Friday, July 12, 2013

Portafilter and Spout Never Aligns Perpendicular!

 Did you ever notice on a brand new, traditional-style espresso machine that the portafilter's dual spout and the filter handle do not align perpendicular to the machine, so one can place two demitasse cups nicely side by side on the drip tray?

Well, on a brand new machine, this is absolutely normal. The portafilter gasket, the seal in the grouphead that the filter handle locks into, needs to be broken in. Over time, the spouts will align nicely. After this, the spouts will align to the opposite side as the portafilter gasket gets old and worn down.

The other cause whereby the intended alignment goes 'out of whack' is when one removes the spout from the portafilter assembly. Once you take off the spout, it is almost impossible to get it re-aligned. Therefore, Teflon tape needs to be used on the threads, or an NSF-approved sealant needs to be added to the threads before positioning the spout into place and allowed to dry for 24 hours.

Summertime Voltage Changes Impacts Espresso Machines Electrical Outlet
Outlet with GFI, but no surge suppressor.
At the start of the hot summer season, we receive inquiries about espresso machine performance degrading and sometimes possible or potential malfunctions. One area of our client's concern is steaming performance. This includes both home machine clients as well as our commercial clientele.

Most clients do not know that electric companies will alter the 'actual 'voltage' into residential homes and commercial facilities in order to meet the overall higher summer demand for electricity (example of Con Edison in NYC). The demand surge is caused by air conditioners as well as refrigerators and freezers which need to cycle on more often during the hotter summer months.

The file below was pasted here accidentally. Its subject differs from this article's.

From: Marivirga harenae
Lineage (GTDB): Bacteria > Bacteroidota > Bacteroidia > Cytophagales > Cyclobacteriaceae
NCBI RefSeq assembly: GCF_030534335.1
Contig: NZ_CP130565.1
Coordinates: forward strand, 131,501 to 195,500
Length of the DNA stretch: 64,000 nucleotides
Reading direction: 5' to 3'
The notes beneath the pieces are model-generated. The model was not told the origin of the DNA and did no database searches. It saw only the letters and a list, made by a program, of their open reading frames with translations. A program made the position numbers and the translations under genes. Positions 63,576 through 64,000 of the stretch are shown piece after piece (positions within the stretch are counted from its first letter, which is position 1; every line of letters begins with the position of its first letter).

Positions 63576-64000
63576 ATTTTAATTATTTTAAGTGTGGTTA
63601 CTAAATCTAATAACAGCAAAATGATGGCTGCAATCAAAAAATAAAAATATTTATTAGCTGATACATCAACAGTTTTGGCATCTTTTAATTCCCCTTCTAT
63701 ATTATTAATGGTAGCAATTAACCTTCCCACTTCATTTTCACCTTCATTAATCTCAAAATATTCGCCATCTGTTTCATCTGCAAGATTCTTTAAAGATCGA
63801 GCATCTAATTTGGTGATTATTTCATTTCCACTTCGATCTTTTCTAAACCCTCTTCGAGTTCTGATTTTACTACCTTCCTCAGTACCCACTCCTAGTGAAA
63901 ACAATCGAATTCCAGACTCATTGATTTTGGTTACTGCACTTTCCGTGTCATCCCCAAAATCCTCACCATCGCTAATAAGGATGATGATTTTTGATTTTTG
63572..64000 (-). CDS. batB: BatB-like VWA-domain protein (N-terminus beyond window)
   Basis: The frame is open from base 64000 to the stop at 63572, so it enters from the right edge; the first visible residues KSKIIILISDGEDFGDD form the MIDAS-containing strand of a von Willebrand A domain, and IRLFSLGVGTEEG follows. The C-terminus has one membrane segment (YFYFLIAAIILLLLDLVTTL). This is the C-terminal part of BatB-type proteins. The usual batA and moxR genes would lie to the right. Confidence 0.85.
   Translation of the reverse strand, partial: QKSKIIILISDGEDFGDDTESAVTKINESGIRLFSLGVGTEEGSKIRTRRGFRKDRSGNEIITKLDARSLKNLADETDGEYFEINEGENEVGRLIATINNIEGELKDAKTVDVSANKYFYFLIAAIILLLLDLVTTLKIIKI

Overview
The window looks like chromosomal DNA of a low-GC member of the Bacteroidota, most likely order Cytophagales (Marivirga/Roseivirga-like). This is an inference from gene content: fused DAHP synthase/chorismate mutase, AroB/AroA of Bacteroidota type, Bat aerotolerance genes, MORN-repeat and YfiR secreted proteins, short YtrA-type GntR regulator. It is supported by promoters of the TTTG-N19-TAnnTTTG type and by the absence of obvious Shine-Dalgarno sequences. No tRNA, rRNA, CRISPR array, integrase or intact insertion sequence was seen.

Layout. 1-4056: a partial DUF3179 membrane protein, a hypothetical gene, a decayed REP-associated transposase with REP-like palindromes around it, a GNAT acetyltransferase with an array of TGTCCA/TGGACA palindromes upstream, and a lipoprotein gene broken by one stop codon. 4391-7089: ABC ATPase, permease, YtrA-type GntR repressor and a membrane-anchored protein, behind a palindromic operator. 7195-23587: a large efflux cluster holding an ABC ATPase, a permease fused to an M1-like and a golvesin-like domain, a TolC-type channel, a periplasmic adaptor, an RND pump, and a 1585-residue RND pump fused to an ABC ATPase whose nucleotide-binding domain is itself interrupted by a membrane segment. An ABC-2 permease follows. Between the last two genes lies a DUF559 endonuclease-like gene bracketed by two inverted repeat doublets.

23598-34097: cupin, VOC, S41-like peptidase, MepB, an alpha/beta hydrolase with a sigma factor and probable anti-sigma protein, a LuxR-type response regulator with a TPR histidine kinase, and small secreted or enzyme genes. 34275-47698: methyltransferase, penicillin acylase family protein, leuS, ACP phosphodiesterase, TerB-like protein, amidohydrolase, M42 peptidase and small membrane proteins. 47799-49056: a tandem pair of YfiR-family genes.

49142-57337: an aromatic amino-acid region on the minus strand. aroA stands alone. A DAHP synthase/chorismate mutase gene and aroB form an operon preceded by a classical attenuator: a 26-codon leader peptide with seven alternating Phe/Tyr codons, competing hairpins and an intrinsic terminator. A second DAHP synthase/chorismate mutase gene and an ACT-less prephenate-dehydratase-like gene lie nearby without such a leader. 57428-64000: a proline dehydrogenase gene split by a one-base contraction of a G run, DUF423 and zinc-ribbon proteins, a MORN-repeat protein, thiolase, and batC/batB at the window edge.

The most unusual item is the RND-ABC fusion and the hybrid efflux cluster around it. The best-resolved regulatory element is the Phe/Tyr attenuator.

To meet this extra demand, the voltage is reduced by the power companies to avoid a systemic overload, which can result in brownouts or blackouts. For example, in my home during the past winter months, the voltage in my home ranges between 119 and 124 volts. On July, 12, 2013, the actual voltage in my kitchen outlet was no more than 113 volts. This 6-9 volt decrease in available voltage can have an impact on the performance of an espresso machine. The performance dip will mostly be seen in the recovery of the steaming capability and less often in the brewing function (except that taste and crema production can be impacted).

Your 1st-line Recommendations
a) Only power your espresso machine only for the period of use. If not using your machine within 2 hours, power to the 'off' state, and/or
b) Place a surge suppressor immediately before the machine's plug to protect it from the changes in voltage which can cause damage to your machines electronics or heating element, and/or
c) If leaving for an extended vacation, unplug your equipment from the outlet(s) before you leave.
d) In an office environment, schedule morning break periods for which the espresso equipment will be available to use.

Can you think of any other recommendations?